Walls for very cold climate
We’re building a post-and-beam home in the Colorado mountains (Zone 7) and have an insulation dilemma. I’ve read a lot of articles here, but haven’t been able to determine the solution to our energy efficiency problem.
The panels between the posts are currently designed as: exterior log paneling (2″), wrap, osb sheathing, 2×6 studs filled with open cell foam, interior finishes (gypsum or osb/paneling). We would like to improve the overall R-value, but can’t add a great deal of thickness to the wall for appearance reasons with the post-and-beam style. Builder suggesting we replace wrap/osb with either 1.5″ Zip-R panels or 1″ Tuff-R panels to break thermal bridging and add continuous insulation R-value. This is about the thickest material the design will tolerate. If the cavity insulation remains open cell foam, doesn’t that potentially create a condensation point on the inside of the sheathing? Should we consider backing the sheathing with 2″ of closed cell foam and then fill the rest of the cavity with either open cell foam or other materials?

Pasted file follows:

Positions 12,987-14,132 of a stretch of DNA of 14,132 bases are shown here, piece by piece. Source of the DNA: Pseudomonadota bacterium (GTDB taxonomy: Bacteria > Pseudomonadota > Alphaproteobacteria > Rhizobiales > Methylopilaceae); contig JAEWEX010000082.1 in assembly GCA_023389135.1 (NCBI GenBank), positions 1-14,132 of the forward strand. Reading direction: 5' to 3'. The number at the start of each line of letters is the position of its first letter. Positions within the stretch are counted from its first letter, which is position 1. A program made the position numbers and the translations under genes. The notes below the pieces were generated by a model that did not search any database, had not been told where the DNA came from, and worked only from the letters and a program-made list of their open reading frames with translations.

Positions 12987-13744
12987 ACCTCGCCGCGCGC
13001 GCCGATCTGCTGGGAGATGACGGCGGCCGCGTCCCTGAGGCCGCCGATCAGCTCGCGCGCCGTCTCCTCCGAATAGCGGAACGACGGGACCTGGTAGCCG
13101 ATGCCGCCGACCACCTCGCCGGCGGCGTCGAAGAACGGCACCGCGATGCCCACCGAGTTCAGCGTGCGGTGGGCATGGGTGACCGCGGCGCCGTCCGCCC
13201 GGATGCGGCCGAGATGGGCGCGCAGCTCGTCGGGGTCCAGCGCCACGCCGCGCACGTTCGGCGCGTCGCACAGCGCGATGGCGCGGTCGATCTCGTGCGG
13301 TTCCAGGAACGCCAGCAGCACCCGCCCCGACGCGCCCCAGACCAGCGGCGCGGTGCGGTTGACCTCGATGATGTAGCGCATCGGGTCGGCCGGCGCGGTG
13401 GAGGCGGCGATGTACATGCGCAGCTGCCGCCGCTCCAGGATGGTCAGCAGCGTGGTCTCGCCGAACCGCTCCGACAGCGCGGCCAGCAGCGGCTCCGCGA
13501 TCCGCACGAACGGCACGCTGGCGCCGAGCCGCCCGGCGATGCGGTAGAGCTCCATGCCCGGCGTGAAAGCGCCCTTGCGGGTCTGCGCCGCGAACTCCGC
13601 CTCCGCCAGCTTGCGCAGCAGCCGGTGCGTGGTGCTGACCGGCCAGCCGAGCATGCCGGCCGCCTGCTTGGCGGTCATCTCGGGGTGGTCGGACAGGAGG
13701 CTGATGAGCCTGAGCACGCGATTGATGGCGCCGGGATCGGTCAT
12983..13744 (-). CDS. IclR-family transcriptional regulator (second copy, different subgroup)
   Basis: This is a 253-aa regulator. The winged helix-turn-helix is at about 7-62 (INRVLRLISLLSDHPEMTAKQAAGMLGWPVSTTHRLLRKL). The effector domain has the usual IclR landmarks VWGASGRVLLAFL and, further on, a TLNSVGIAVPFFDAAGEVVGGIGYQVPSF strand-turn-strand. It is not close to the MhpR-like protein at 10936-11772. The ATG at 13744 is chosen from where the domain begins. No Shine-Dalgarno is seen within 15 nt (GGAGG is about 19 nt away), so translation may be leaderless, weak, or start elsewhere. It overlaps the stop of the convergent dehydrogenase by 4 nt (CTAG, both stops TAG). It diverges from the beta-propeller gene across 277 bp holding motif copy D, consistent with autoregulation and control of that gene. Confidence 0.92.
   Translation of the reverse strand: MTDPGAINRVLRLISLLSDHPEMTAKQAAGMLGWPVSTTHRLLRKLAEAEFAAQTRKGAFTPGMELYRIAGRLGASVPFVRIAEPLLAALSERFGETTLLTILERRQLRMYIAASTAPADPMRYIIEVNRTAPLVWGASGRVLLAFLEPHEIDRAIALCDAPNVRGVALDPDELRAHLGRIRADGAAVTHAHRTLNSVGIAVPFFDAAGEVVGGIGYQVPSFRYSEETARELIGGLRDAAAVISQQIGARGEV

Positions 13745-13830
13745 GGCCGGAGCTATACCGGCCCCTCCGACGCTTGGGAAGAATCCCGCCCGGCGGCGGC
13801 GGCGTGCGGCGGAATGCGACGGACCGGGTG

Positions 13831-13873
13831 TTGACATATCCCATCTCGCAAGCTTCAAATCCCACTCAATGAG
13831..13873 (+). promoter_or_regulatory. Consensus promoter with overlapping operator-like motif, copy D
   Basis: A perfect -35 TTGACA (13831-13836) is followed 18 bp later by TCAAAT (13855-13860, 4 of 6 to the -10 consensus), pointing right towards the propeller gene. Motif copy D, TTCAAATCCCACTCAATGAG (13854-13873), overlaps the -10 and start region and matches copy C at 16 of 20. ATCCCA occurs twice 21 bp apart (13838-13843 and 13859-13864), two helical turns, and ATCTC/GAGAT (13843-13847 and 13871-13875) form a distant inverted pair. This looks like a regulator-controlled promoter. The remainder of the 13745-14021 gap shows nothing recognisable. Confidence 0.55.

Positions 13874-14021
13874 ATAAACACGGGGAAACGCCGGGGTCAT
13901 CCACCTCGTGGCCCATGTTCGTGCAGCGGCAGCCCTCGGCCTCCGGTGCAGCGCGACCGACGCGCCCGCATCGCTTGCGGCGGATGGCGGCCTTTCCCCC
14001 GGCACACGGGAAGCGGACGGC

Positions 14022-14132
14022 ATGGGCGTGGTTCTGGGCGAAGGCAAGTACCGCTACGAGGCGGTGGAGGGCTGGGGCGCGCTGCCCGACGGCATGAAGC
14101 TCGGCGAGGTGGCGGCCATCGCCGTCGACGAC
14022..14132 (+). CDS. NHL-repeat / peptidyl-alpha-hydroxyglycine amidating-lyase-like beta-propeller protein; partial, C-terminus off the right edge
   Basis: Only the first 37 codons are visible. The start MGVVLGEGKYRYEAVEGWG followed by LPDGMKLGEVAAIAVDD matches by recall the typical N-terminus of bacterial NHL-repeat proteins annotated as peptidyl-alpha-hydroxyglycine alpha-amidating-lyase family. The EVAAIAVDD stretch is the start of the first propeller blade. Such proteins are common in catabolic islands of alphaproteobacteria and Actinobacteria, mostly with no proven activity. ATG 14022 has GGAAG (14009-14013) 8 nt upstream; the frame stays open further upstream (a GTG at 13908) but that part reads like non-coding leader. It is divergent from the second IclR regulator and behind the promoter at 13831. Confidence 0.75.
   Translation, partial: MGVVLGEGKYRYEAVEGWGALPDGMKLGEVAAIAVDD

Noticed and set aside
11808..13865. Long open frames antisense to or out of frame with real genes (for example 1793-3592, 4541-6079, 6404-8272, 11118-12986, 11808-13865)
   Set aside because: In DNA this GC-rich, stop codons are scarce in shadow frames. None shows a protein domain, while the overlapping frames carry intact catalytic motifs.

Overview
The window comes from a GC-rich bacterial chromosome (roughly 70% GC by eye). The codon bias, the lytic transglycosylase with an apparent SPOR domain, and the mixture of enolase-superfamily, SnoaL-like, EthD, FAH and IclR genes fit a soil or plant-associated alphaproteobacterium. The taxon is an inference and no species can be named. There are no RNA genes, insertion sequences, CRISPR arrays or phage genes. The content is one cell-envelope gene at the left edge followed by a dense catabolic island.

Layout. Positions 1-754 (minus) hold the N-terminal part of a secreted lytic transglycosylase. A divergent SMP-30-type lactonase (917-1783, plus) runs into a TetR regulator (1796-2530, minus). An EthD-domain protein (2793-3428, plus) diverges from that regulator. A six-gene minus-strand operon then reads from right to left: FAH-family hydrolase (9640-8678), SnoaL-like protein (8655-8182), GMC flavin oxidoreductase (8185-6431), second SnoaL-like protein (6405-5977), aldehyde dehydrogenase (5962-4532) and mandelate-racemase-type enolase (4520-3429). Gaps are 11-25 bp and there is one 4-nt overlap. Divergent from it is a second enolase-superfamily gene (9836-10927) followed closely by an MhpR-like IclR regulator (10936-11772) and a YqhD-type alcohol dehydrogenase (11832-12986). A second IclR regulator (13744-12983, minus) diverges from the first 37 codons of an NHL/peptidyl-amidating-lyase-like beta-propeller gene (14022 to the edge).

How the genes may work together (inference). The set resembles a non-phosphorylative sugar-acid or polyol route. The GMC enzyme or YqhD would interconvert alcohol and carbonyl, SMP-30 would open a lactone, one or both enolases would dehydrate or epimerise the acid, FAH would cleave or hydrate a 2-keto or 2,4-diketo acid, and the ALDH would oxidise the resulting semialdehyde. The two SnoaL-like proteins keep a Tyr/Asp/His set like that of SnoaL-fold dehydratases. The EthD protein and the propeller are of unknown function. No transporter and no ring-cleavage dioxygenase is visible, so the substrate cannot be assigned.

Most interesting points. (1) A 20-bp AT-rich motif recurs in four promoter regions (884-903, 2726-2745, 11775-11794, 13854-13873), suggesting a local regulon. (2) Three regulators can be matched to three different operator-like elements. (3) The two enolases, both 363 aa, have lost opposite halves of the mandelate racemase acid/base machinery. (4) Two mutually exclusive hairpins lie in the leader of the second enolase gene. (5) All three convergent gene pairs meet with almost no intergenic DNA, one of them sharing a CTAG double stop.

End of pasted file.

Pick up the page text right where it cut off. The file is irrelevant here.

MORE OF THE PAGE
What are people’s experiences with Zip-R or Tuff-R insulating products?
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